The determination of the iso-electric point was effected with a column (440 ml) of Messrs. LKB Stockholm. The so-called Ampholine mixture used had a pH-value of from 3 to 5.

The test for the electrophoretic mobility was effected according to the micro-modification of Beckmann Instruments on cellulose acetate foils with a sodium diethyl barbiturate buffer of pH 8.6.

Determination of the carbohydrates was carried out according to the method described by H. E. Schultze, R. Schmidtberger, H. Haupt, Biochem. Z, 329, page 490 (1958).

The analysis for amino-acids was carried out according to S. Moore, D. H. Spackmann, W. H. Stein, Anal.Chem. 30, page 1185, (1958), using the liquid chromatograph Multichrom B of Messrs. Beckmann. 1/2 Cystine was determined after oxidation of the proteins with per-formic acid [S. Moore et al., Anal. Chem. 30, page 1185, (1958)] and subsequent chromatography [S. Moore, J.Biol.Chem. 238, page 235, (1963)] as cysteinic acid. The content of tryptophan was determined by direct photomeric measurement according to H. Edelhoch, Biochemistry 6, page 1948, (1967).

The immunologic characterization of the substance was effected in the most simple way according to a known diffusion process in which the antigen, i.e. the glycoprotein, and an antibody directed against the glycoprotein or antiserum which is not enriched with regard to antibodies, are allowed to diffuse against each other in a carrier medium, for example agar-agar. If both reaction components meet in a favorable proportion, a visible precipitate is formed. With this knowledge, it is obvious to an expert that all immunological techniques for the detection and determination of the new glycoprotein as well as of the antibodies directed against this glycoprotein are possible.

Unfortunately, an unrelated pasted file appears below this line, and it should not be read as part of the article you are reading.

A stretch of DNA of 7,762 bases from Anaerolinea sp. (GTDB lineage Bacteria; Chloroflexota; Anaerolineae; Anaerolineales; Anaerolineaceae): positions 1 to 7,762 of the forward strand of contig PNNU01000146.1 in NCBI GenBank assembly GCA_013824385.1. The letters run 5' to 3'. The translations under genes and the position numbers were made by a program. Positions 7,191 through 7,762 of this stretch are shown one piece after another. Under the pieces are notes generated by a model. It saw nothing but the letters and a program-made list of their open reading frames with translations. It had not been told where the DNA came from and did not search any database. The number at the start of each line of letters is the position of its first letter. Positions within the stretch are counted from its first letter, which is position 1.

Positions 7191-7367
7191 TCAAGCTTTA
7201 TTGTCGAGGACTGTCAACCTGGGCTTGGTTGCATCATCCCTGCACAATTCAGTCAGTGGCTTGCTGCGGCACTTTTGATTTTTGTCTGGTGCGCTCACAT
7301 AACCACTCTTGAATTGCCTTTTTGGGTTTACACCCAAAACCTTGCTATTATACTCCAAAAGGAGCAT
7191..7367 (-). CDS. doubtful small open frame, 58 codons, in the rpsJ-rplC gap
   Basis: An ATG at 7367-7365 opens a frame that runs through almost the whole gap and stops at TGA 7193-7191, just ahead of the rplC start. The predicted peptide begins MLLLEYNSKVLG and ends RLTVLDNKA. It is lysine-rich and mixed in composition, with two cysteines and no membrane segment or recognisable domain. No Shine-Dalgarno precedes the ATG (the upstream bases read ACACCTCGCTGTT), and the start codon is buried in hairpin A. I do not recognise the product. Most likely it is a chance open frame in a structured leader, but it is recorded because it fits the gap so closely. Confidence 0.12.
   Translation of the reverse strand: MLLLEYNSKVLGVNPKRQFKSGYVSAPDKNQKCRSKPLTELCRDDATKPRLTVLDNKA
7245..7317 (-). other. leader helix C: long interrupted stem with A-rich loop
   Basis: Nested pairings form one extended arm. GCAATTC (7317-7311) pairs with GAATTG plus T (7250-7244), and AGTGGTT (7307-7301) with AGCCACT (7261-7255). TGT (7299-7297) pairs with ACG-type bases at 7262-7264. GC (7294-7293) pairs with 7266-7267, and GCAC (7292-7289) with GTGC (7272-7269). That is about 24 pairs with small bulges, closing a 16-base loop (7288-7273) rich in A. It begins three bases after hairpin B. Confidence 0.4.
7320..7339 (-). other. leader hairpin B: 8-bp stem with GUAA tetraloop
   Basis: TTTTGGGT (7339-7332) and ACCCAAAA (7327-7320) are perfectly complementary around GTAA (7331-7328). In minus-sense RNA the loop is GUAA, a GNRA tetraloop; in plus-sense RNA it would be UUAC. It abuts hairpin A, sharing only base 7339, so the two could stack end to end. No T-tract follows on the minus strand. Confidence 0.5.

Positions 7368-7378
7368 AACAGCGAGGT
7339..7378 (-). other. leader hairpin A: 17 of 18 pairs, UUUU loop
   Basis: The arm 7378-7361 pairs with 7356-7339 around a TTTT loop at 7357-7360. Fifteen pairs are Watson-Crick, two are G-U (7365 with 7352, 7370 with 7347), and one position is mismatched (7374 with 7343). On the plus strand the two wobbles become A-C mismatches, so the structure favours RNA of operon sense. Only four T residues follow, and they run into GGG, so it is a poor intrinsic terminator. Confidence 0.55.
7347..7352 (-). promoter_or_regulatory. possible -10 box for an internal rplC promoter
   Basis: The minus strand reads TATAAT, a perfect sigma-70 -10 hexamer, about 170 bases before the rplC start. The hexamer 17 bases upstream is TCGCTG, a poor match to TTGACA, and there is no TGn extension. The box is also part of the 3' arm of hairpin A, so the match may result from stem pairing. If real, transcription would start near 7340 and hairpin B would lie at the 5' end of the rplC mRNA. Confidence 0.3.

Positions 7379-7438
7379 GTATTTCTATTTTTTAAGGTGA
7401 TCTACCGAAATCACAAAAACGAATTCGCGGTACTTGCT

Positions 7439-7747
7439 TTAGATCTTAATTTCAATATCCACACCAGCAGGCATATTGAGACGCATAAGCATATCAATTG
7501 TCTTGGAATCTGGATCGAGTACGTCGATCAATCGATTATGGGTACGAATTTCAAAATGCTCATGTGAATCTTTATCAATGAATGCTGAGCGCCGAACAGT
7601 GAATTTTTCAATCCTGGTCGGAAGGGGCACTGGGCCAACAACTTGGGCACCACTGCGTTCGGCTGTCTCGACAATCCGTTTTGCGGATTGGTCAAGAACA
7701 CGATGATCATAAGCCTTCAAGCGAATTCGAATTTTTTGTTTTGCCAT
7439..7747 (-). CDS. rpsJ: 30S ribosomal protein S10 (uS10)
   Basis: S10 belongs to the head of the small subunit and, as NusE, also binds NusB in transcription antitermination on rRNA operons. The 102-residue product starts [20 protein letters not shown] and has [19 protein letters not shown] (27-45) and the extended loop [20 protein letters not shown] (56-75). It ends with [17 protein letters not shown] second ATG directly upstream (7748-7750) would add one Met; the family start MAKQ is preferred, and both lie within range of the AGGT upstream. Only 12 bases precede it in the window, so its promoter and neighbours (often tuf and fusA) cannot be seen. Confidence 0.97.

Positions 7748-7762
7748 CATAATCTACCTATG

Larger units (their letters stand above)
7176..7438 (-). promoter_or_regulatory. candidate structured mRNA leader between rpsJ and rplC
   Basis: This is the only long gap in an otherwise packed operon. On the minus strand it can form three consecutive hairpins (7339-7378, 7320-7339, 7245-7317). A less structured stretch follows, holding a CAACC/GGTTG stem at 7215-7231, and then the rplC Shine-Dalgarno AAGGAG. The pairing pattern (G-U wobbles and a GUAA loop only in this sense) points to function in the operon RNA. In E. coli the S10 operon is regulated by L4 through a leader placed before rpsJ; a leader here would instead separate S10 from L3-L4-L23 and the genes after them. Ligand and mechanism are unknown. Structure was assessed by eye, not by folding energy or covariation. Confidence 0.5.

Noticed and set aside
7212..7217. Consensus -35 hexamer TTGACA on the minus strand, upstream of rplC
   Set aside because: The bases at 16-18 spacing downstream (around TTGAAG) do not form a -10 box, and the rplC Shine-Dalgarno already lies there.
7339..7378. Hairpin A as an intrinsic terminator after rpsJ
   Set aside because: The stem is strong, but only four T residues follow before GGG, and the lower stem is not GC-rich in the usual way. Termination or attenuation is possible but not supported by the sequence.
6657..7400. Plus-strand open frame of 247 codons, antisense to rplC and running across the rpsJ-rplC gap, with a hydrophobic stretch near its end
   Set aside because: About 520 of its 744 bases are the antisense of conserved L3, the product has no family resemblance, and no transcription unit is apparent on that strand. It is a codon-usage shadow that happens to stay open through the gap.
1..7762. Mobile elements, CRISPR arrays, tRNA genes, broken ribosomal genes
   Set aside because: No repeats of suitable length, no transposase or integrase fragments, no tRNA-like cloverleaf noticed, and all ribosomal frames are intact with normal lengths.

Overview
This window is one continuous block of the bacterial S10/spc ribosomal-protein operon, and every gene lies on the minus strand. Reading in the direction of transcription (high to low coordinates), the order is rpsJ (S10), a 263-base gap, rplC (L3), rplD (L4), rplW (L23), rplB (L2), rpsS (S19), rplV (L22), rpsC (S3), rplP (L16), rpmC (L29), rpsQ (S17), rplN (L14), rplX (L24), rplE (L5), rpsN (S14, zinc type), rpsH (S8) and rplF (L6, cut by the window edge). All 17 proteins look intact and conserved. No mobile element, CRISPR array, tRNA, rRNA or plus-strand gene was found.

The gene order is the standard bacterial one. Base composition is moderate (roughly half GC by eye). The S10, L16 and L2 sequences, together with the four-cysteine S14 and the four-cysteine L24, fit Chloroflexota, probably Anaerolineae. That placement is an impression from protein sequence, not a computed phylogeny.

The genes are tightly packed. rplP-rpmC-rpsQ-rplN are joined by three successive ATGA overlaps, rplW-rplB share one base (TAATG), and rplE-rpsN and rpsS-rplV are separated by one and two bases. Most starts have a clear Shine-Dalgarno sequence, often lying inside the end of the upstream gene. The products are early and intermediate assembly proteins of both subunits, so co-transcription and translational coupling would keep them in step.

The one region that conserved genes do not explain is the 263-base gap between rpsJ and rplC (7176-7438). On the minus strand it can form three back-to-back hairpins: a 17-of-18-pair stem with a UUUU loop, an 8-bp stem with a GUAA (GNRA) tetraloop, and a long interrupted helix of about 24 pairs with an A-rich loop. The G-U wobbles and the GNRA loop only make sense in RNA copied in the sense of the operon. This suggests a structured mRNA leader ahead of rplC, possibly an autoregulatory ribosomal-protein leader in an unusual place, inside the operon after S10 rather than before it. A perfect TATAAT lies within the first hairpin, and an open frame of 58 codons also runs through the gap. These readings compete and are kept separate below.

A simple and generally sufficiently exact method for the quantitative determination of the glycoprotein in body liquids or in tissue extracts is the so-called Laurell-technique. It is described in Analyt. Biochem. (New York), 15, page 45 (1966).

The present invention furthermore provides a process for isolating the above specified glycoprotein, which comprises fractionating body liquids or extracts of organs which contain the glycoprotein, on the basis of the criteria found according to the invention.

The glycoprotein can be precipitated with neutral salts. With ammonium sulfate, which is usually employed for such precipitations, the glycoprotein is precipitated at a saturation concentration of the salt of from 30 to 60% in a pH-range in proximity of the neutral point.